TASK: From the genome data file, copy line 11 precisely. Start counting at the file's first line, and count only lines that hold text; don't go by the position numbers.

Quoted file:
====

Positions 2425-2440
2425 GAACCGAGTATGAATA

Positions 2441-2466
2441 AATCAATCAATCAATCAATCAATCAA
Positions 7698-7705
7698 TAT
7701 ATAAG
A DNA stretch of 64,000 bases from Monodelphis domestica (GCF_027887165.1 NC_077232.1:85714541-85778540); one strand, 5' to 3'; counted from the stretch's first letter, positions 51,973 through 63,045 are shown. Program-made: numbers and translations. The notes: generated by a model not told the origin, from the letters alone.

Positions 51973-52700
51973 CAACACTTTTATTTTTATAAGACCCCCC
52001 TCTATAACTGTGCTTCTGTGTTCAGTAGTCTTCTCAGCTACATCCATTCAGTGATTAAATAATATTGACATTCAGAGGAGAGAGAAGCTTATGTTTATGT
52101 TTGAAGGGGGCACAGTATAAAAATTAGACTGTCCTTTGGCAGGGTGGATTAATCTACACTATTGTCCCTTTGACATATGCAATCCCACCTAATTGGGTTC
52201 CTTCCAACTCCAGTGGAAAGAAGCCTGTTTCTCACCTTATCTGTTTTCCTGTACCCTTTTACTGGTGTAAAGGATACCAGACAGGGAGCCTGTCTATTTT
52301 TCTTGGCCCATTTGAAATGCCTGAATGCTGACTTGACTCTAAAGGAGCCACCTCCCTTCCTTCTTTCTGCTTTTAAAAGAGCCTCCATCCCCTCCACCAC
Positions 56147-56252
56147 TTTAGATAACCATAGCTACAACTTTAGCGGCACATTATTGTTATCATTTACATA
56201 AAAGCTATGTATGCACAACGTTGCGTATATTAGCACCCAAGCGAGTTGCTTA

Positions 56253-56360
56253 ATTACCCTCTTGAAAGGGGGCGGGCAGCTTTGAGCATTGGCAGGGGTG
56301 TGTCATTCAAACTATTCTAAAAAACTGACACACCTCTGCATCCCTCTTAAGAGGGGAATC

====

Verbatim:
52001 TCTATAACTGTGCTTCTGTGTTCAGTAGTCTTCTCAGCTACATCCATTCAGTGATTAAATAATATTGACATTCAGAGGAGAGAGAAGCTTATGTTTATGT